William Burkitt, A Help and Guide to Christian Families, p. 27:
It being impossible for the mind of man to be always intent upon business, and for the body to be exercised in continual labours, the wisdom of God has therefore adjudged some diversion and recreation (the better to fit both body and mind for the service of their Maker) to be both needful and expedient: such is the constitution of our bodies, and the complexion of our minds, that neither of them can endure a constant toil without some relaxation and delighting diversion. As a bow, if always bent, will prove sluggish and unserviceable; in like manner will a Christian's mind if always intent upon the best things: the arrow of devotion will soon flag, and fly but slowly towards heaven. A wise and good man perhaps could wish that his body needed no such diversion; but finding his body tire and grow weary, he is forced to give way, and choose such recreations as are healthful, short, and proper to refresh both mind and body.
William Perkins, The Order and Causes of Salvation and Damnation in The Works of William Perkins, Vol. 1, pp. 57-58:
Recreation is an exercise joined with the fear of God, conversant with things indifferent, for the preservation of bodily strength and the confirmation of the mind in holiness (Eccl. 2.2; Isa. 5.12; 1 Cor. 10.9; Luke 6.25; Deut. 12.7). To this end hath the Word of God permitted shooting (2 Sam. 1.18); musical consort (Neh. 7.67); putting forth riddles (Judges 14.12); hunting of wild beasts (Cant. 2.15); searching out or the contemplation of the works of God (1 Kings 4.33).
James T. Dennison, Jr., The Market Day of the Soul: The Puritan Doctrine of the Sabbath in England, 1532-1700, Appendix 2: The Puritan Attitude Toward Recreation, pp. 174-176:
The Puritan Attitude Toward Recreation
The Puritans were not opposed to recreations per se. Lawful ("honest") recreations were encouraged on the other six days of the week. Bownd's remark was typical: "I am not of that minde...to thinke that men should never take delight, and that all recreation were sinfull..."1 However, even honest recreations were to be suspended on the Lord's day because they interfered with the proper sanctification of the Sabbath.2 The Puritans also cited Isaiah 58:13-14 in defense of their position; God had clearly revealed His opposition to taking one's own "pleasure" on the Sabbath.3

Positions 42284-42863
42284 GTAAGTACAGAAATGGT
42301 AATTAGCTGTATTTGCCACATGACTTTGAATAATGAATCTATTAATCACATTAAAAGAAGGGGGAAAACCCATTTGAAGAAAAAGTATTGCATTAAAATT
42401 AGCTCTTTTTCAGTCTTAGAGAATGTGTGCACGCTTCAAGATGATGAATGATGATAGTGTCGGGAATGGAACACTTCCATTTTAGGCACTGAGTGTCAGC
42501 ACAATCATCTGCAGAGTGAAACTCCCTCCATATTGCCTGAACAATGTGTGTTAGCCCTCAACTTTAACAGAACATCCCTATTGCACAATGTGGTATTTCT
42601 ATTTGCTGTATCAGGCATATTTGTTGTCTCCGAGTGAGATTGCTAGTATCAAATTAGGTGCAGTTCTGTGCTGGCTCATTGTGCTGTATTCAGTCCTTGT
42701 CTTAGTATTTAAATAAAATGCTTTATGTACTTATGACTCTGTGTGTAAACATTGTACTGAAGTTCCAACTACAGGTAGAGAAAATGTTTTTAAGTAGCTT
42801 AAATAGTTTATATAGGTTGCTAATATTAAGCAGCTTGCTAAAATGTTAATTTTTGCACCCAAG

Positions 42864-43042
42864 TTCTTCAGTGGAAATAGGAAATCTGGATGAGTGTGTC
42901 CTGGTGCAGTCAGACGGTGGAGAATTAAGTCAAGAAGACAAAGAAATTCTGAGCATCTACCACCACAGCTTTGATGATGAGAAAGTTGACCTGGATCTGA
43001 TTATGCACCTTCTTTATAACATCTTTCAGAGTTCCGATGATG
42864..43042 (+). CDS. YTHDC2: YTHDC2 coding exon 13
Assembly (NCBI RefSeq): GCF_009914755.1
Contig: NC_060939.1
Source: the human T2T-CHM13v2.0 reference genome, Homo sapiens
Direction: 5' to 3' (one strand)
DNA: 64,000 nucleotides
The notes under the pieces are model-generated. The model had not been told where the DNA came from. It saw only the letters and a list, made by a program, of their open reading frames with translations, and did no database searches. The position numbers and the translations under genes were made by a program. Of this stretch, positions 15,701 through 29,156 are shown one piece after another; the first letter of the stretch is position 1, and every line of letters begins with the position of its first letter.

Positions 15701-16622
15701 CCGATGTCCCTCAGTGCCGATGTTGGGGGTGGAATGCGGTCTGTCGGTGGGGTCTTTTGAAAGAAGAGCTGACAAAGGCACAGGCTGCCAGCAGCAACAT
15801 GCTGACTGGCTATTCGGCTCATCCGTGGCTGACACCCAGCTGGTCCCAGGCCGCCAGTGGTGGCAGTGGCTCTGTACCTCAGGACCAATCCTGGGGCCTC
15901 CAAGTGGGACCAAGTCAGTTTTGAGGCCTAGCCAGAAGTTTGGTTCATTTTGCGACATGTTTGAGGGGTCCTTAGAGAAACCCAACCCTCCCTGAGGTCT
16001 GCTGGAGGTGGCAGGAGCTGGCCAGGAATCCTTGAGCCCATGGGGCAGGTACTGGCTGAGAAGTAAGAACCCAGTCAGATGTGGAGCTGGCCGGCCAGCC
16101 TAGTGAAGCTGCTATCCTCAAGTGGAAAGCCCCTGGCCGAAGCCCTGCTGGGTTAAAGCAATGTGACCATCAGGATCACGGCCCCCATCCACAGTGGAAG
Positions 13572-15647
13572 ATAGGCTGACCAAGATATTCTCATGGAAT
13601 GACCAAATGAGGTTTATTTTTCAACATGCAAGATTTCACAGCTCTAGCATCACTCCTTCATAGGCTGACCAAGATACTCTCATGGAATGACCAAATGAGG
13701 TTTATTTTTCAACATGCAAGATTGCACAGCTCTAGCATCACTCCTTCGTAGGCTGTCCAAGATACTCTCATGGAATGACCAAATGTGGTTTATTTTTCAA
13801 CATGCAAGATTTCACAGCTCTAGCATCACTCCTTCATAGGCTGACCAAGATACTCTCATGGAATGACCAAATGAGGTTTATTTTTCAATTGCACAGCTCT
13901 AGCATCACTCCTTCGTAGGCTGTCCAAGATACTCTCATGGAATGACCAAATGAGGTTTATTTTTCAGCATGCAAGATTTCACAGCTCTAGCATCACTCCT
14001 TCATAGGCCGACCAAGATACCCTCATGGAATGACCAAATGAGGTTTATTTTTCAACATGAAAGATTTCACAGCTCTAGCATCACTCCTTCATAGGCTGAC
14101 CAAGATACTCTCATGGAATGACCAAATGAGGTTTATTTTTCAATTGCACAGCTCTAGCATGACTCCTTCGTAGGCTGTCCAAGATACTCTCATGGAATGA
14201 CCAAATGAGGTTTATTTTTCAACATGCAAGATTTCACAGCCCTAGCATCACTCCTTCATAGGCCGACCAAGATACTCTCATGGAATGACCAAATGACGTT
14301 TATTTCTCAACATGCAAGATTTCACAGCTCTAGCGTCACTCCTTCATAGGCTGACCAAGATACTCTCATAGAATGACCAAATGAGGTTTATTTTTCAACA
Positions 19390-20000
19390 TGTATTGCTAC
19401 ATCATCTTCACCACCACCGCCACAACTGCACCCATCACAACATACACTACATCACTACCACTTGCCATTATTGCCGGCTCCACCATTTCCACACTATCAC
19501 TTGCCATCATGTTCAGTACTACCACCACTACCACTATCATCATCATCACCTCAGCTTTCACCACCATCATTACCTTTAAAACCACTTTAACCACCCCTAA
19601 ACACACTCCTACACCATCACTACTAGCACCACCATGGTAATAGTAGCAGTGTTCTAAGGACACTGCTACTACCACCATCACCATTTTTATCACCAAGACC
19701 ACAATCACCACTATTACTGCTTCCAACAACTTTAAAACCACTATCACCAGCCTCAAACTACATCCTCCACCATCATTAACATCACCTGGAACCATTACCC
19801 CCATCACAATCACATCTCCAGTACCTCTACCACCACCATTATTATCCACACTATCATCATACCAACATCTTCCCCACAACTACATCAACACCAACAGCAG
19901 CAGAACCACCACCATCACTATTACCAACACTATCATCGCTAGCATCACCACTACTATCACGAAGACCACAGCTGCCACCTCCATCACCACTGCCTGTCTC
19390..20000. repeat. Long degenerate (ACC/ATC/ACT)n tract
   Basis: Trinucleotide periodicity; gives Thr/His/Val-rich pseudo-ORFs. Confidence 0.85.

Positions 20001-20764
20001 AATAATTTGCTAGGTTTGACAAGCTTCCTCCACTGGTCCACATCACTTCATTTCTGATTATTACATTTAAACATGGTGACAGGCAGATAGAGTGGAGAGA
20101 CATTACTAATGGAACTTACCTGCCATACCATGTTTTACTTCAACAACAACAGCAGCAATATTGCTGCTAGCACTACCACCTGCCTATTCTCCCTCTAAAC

Some would counter the Puritan arguments with the observation that recreation was not possible on any day other than Sunday.4 The Puritan reply is significant: "If men will allow seruants recreations, let them allow part of their owne time, and be liberall in that which their owne, and not in that which God hath giuen them no such warrant to bestow on their seruants."5
Labor was not to be exploited. Men were to be allowed honest recreations Monday through Saturday.6 Though the general rule was that Sunday was playday, people did find time for sport on week-days; witness Bridenbaugh's remark: "...young men who would 'endure long and hard labour in so much that after twelve hours hard work they will go in the evening to football, stoole ball, cricket, prison-base, wrestling, cugel throwing, or some such like vehement exercise.'"7
Richard Baxter maintained that the argument from lack of spare time on week-days was a "sad argument to be used by them that by racking of rents do keep them (laboring people) in poverty."8 The Puritan protest against Sabbath profanation was also a protest against overwork on the other six days of the week.But the truth is, it is not the minds of poor laboring men, that are overworked and tired on week-days, but it is their bodies; and therefore there is no recreation so suitable to them as the ease of the body, and the holy and joyful exercise of the mind, upon their Creator, and their Redeemer, and their everlasting rest.9
1 Bownd, Sabbathum Veteris, p. 271; cf. Dudley Fenner, A Short and Profitable Treatise, of lavvful and unlavvful Recreations; William Perkins, 1558-1602: English Puritanist, ed. by Thomas F. Merrill (Nieuwkoop, 1966), pp. 217-22 with extracts from Perkins' The Whole Treatise of Cases of Conscience, Book 3.
2 Elton, An Exposition of the Ten Commandments, pp. 54-56; George Walker, The Doctrine of the Holy Weekly Sabbath (London, 1641), p. 157; Richard Baxter, The Divine Appointment of the Lord's Day, pp. 440, 444-445.
3 Cf. Nicolas Bifield (Byfield), The Beginning of the Doctrine of Christ, or, A Catalogue of Sinnes (London, 1636), p. 63.
4 For a survey of the relative truth of this point, see Carl Bridenbaugh, Vexed and Troubled Englishmen, 1590-1642 (New York, 1968), pp. 109-118.
5 John Dod and Robert Cleaver, A Plaine and Familiar Exposition of the Ten Commandments (London, 1628), p. 140.
6 Percy Scholes (The Puritans and Music in England and New England (London, 1934), pp. 104-111) mentions the provisions of a bill presented to Parliament in 1647 which allowed every other Tuesday to be designated as a holiday. Scholes' judicious treatment of the Puritan attitude toward recreation is refreshing as well as accurate; cf. also pp. 302-331. Compare Hugh Martin, Puritanism and Richard Baxter (London, 1954), pp. 101-106.
7 Bridenbaugh, Vexed, p. 115.
8 Baxter, Divine Appointment, p. 444.
9 Ibid., p. 445.